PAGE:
|We beg you not to send us away
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|Author:||Guest [ Thu Jun 30, 2005 12:12 am ]|
|Post subject:||We beg you not to send us away|
We beg you not to send us away
29 June 2005
© 2005 Independent News and Media (NI)
The Somasundram family have spent four years pleading for asylum in Northern Ireland after fleeing their native Sri Lanka. Soma Somasundram's eldest son was shot dead by the Tamil Tigers, he was tortured and imprisoned by the authorities, and his wife and four other children received death threats. Karen Ireland hears how desperation led them to stow away in a container
Four years ago, 52-year-old Soma Somasundram and his family were thrown out of the back of a container and on to the streets of Belfast.
Soma, his wife Vino (46), and their four children, Sujatha (26), Raj (18 yrs), Kousalyaa (17) and Vyishnu (13), were dumped on the Newtownards Road with just £20.
The family had no idea where they were and, furthermore, had never even heard of Belfast. A few days earlier they had been smug gled out of Trincomalee in their native Sri Lanka, where they feared for their lives.
In broken English, an emotional Soma recalls the horrific circumstances which led to them ending up in a city where they have spent the past four years pleading for asylum status.
"In Sri Lanka I owned a fruit and vegetable shop and had a van which my eldest son Karigalan and I used to transport the goods," he says.
"The terrorist organisation the Tamil Tigers forced us at gun point to transport arms for them and, on one occasion, my son was intercepted by the armed forces and shot dead.
"When I arrived to collect his body I was arrested and thrown into prison, where I was tortured for days. Meanwhile, my wife and family were also tortured and harassed and received many death threats from the Tigers.
"When I was finally released from jail I knew we could no longer remain in the country as we were being targeted from both sides. Our lives were no longer safe."
Soma sold his possessions and arranged to be smuggled out of the country.
FOUR long, horrendous days of travelling in the back of a container brought them to Northern Ireland.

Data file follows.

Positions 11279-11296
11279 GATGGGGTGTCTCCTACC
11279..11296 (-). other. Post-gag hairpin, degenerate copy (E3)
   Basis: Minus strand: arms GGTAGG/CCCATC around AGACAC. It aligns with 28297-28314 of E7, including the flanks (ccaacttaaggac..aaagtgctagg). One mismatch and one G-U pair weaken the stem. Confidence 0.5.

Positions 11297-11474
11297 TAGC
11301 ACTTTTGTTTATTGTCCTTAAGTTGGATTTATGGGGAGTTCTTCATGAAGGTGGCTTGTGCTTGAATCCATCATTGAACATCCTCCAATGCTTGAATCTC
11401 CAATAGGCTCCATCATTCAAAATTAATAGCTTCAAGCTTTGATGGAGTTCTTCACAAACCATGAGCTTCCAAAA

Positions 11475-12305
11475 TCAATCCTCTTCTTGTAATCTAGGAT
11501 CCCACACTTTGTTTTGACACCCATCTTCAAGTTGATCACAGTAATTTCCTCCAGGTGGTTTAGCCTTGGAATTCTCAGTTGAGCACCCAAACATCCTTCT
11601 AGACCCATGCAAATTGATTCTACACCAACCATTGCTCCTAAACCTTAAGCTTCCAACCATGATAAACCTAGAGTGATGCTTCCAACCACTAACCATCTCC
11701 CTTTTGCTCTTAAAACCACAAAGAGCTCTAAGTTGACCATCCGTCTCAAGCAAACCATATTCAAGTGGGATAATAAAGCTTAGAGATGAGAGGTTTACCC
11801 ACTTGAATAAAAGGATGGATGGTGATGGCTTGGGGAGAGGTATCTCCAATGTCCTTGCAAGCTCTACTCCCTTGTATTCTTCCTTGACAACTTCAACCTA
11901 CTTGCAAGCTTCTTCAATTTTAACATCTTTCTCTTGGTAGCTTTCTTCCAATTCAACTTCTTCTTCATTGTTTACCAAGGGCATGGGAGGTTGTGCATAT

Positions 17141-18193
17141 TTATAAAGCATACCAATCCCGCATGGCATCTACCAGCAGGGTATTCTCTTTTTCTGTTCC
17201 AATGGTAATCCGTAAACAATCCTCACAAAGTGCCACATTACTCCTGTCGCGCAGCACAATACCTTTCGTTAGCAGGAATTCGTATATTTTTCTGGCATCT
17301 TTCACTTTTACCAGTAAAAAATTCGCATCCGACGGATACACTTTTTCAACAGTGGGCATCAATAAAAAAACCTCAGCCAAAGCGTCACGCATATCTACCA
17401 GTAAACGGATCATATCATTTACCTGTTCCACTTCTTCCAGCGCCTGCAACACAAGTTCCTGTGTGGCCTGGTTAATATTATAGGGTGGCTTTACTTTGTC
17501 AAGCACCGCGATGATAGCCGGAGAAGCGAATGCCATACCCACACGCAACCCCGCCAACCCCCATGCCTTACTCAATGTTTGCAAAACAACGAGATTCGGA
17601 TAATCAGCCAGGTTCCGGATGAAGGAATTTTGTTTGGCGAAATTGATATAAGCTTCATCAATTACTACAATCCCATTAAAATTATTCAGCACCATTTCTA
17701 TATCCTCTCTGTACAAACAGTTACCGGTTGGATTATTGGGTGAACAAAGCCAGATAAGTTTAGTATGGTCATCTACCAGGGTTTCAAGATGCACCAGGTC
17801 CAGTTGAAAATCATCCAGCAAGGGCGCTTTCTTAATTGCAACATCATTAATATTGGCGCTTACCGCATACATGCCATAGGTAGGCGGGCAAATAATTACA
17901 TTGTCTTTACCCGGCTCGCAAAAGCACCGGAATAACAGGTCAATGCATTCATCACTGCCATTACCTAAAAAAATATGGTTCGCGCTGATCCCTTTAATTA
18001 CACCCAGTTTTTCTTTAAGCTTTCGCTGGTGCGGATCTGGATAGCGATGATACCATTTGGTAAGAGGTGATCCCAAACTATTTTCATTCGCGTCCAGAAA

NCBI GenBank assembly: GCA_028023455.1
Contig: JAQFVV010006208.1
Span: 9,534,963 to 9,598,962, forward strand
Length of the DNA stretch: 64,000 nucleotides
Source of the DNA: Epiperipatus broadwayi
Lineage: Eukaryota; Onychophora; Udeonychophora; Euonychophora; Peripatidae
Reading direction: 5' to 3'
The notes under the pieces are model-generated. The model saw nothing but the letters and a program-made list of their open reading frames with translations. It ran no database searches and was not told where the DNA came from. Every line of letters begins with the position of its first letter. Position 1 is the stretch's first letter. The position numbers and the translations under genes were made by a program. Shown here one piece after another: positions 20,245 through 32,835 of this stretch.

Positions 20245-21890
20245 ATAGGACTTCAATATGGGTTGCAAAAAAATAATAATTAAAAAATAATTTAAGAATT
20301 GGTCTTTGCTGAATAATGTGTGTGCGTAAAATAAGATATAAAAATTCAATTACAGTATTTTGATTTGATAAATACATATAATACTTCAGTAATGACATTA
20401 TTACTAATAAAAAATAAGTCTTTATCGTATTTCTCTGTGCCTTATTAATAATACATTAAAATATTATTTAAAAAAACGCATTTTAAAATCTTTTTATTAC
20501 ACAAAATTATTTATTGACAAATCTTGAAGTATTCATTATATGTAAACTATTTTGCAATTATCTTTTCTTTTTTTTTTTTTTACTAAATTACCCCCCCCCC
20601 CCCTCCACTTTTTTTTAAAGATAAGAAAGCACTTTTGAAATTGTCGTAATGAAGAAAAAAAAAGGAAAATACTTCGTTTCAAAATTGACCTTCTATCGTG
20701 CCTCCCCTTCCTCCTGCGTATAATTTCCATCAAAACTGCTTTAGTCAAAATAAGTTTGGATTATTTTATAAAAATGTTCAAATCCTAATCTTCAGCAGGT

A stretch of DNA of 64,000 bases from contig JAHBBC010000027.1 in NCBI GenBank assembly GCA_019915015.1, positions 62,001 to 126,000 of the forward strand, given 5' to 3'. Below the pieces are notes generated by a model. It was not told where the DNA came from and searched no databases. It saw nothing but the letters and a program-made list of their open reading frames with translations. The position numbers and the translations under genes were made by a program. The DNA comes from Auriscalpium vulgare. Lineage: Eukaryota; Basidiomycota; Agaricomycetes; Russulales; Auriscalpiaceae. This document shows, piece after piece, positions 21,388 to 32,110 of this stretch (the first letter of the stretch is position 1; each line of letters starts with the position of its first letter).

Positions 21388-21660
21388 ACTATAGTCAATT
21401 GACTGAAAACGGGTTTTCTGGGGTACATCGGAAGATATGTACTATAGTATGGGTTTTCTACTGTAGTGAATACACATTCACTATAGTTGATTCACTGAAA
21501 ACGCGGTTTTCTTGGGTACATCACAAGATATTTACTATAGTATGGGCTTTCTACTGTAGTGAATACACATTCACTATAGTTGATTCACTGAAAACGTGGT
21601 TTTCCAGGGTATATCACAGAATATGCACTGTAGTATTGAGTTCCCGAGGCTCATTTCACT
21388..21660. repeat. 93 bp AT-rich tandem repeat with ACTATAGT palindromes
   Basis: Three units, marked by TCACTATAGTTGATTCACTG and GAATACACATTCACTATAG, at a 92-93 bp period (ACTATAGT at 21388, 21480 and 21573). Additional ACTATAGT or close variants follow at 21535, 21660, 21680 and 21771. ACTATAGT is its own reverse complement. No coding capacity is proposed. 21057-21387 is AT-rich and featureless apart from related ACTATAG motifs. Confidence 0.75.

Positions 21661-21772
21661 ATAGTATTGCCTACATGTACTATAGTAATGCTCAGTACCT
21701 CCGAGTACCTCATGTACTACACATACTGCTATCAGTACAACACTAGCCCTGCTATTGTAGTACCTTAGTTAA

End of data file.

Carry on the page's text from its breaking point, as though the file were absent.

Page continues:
Norman Uprichard, former headmaster of Newtownbreda High School, has been campaigning for the family. He picks up the story.
"It is difficult for Soma to talk about the incidents which brought him to Northern Ireland," he says. "He lost his son and then his family had to suffer torture and abuse. They are all still traumatised by that and the journey here has scared them too.
"When they arrived, they got help from the Northern Ireland Council for Ethnic Minorities who got them accommodation immediately and put them in touch with the local education board, who placed two of the older children at Newtownbreda High - which is how I became involved with the family.
"I realised early on just how much they had suffered and recognised that all they needed was a chance to become a real asset to the local community.
"Raj and Kousalyaa have really excelled at school and fitted in so well. They had never gone to a mainstream school before. Their father was so worried about them being kidnapped by the Tigers he had them schooled at home. But here they feel safe and secure. The whole family do.
"As asylum seekers they are not allowed to work so both Soma and Sujatha do volunteer work for local churches and community groups, while Vino takes care of the home."
SOMA says that, while the family feels safe in Belfast, there is always the fear that immigration officers could come and lift them at any time. Going back to Sri Lanka would be like sentencing the family to death, he claims.
Norman, who has been lobbying on behalf of the Somasundram Family Support Committee for the past three years, explains: "What they desperately need and deserve is to be given their status so they can get on with the rest of their lives.